Kitty Saves the World Page 22

“Something happened,” I said simply. It couldn’t be anything else.

She said, “There’s been a fire at New Moon.”

Chapter 8

IT HAD to have been more than a fire, the way one of the brick walls was blown out. There must have been an explosion. Debris fanned out, and the remaining structure looked like it had had a bite taken out of it. Inside was gutted, blackened, covered in ash. Smashed glass and shards of wood and metal had settled like a postapocalyptic snow. Furniture was in shambles. The air smelled smoky and sour, the reek of soot settling in the back of my throat. If I started coughing, I’d never stop. The New Moon sign, simple letters with a painted crescent moon, had disappeared—fallen, destroyed. The place didn’t have a name anymore. It all seemed so stark in the sunlight.

We’d had a fire before, a couple of years ago. Tina and her Paradox PI crew had been there for that one. We’d been able to clean it up and reopen fairly quickly after. This—I didn’t think we’d be getting over this. This wasn’t a bar anymore, it was the set for a horror movie I wasn’t interested in seeing.

Something had destroyed my second home, my pack’s heart.

Fire trucks still surrounded the block, and the street was soaking wet from the work of the hoses and fire retardant. A handful of firefighters continued working, tromping through the ruins, looking for hot spots, or just making sure it was all well and truly destroyed. Yellow caution tape surrounded the site some thirty feet out from the building. Bystanders stood beyond, gawking, taking pictures. I wanted to chase them out of my territory. I wanted to howl to the skies.

Ben, Cormac, and I stood together, staring. We’d gotten through the cordon set up by the fire trucks when Ben explained that we were the owners. After parking as near as we could, we walked, my mind a blank because how could I know what to expect? No matter what, the reality would look worse than anything my imagination could cook up.

After a minute of staring, I turned around, took a deep breath, and gave a shuddering sigh. I could get through this. I had to get through this. Without a word, Ben wrapped his arms around me, pulled me close, and I clung to him. We stood like that for a long time.

Ben found the firefighter in charge. He introduced himself—Captain Allan—and offered condolences.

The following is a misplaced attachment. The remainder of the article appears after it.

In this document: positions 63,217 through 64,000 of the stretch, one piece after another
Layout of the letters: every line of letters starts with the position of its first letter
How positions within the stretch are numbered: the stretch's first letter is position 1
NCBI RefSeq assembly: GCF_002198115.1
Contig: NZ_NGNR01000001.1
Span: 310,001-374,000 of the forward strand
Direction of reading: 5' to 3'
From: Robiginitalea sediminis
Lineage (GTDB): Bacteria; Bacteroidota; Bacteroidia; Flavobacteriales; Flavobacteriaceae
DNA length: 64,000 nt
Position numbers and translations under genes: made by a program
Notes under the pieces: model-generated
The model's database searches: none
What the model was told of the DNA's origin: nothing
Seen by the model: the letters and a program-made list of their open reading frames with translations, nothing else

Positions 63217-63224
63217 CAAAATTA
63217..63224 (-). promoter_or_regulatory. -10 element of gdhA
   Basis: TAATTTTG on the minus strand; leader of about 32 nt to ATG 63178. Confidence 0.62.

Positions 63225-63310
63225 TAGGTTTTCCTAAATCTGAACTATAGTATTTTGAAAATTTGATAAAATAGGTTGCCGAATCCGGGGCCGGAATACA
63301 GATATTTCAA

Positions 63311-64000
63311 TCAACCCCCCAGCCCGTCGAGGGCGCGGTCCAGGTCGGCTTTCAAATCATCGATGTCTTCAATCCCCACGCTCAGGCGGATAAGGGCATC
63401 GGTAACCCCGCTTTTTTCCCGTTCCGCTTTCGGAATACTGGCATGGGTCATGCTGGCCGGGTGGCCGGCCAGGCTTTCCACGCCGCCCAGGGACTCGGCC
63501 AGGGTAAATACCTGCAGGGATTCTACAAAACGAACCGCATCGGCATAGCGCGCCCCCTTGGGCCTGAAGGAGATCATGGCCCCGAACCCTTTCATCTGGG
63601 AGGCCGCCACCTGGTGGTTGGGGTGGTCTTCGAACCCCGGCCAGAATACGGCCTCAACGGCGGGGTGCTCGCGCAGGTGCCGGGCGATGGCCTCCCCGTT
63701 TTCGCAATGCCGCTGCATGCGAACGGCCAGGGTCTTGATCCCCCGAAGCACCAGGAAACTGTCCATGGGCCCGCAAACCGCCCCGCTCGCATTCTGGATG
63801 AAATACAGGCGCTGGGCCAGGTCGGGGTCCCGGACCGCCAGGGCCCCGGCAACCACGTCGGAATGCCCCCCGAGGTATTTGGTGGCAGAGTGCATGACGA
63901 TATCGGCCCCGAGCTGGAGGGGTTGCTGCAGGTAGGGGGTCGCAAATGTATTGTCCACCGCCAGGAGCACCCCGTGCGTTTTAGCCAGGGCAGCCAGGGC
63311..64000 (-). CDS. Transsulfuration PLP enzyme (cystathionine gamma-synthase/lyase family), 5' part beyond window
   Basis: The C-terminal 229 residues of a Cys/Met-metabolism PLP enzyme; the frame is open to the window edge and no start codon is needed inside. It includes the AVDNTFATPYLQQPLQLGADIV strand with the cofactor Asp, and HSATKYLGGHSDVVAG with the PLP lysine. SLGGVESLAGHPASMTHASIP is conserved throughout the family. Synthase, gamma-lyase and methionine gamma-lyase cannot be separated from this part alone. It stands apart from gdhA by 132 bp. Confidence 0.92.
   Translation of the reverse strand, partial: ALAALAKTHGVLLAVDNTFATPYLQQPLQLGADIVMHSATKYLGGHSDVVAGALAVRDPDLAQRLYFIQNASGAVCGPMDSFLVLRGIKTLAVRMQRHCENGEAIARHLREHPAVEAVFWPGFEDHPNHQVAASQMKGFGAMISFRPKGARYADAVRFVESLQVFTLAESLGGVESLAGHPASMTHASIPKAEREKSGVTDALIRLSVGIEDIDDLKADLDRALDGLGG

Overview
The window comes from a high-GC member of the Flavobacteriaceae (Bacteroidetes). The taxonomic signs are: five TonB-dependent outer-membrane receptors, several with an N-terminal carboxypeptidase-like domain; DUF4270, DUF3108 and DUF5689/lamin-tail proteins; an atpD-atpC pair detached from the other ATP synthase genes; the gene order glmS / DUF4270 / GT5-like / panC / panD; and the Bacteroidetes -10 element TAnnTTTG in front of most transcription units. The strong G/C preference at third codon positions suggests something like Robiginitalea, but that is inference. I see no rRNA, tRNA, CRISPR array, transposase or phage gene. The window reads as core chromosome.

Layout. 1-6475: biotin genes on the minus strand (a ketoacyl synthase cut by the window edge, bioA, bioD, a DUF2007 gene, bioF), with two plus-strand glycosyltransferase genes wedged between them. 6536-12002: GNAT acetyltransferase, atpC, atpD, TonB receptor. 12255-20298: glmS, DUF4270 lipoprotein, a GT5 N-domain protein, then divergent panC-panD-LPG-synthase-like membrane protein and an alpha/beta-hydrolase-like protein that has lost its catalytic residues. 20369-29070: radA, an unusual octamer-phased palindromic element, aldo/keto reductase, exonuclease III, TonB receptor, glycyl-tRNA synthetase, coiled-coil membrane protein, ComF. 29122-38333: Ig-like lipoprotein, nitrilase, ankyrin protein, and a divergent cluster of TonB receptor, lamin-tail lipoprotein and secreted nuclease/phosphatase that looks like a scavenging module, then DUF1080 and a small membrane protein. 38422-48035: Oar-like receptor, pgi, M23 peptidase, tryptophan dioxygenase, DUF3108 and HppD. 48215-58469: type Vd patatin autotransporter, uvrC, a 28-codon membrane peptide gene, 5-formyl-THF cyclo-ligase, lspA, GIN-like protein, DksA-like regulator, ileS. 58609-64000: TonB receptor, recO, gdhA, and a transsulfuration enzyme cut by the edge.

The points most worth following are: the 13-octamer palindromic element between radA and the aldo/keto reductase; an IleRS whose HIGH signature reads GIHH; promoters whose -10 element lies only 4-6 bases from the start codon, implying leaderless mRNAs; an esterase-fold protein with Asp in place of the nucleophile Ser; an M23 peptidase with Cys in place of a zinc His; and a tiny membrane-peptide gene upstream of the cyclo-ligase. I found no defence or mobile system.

“No one was hurt,” he said. “We think it happened in the early morning hours, around 4 a.m., after everyone had gone home. No one was inside when it happened, fortunately.”

“Good, thank goodness,” I murmured. Because if anyone, if Shaun, if any of the pack had been in there … Werewolves were tough, but they didn’t survive being at ground zero of explosions.

I thought back, plowed through my scrambling thoughts. By 4 a.m. we’d left Albuquerque, and enough time had passed for a certain demon to zap herself from Albuquerque to Denver. Or for someone like Roman to pass along a message, to enact some kind of revenge.

“We’re still looking into the cause, but that fire burned very hot. That indicates some kind of accelerant. This may be arson. You know of anyone who might want to hurt you by burning your place, Ms. Norville?”

I laughed. I just laughed, hand over my mouth, tears streaming. The captain didn’t seem at all surprised—he was probably used to people cracking.

Ben stayed calm, put his arm around my shoulders, anchored me. Explained, in a calm and lawyerlike manner, “She hosts a talk radio show that attracts fringe types. There’s a pretty long list of people who might do something like this.”

From the start of the show, I’d kept a folder of threats I’d received, for just this kind of situation. But I was pretty sure the attack didn’t come from someone in that folder. What would the captain do if I mentioned demons from hell?

Allan was still talking, and Ben seemed to be listening attentively. Stuff about paperwork and insurance claims and what would happen next and making sure they had contact info. Logistics-type stuff. I’d gone back to numb. This was just a building, just a thing. An important thing, but the problem of what to do with it would still be here tomorrow.

Shaun and the rest of the pack still weren’t answering their phones. That was a bigger problem right now. Usually, New Moon smelled like pack, a wild scent of wind, pines, granite, a mix of wolf and people, distinct and familiar. All I smelled now was the fire.

The pack hadn’t been here when the place went up, and that was good. But where were they?

The fire captain was about to turn back to his work, but I stopped him. “Captain Allan, is it okay if I take a walk around?”

“It’s not safe to go inside, but if you stay away from the walls, then go ahead.” He smiled kindly, if tiredly. My request must have been normal. It boggled me to think how much he must have had to deal with people in my situation.

Before I started my trek around the ruins, Detective Hardin called to say she was taking Tina straight to our place. That was good—Tina had slept for most of the trip and was still out of it.

“How bad is it?” Hardin asked.

I didn’t know how to put it into words. I had the phone to my ear, staring at the ruins, and felt like I was watching a movie happening to someone else.

“It’s gone,” I said. “It’s all gone.” My voice was flat.

“I’m sorry, Kitty,” she said—kind, sympathetic. Maybe the nicest I’d ever heard her.

“Thanks,” I murmured, and we hung up.

The air smelled awful, of burned plastic and ashes. I’d never scrub the smell out of my nose.

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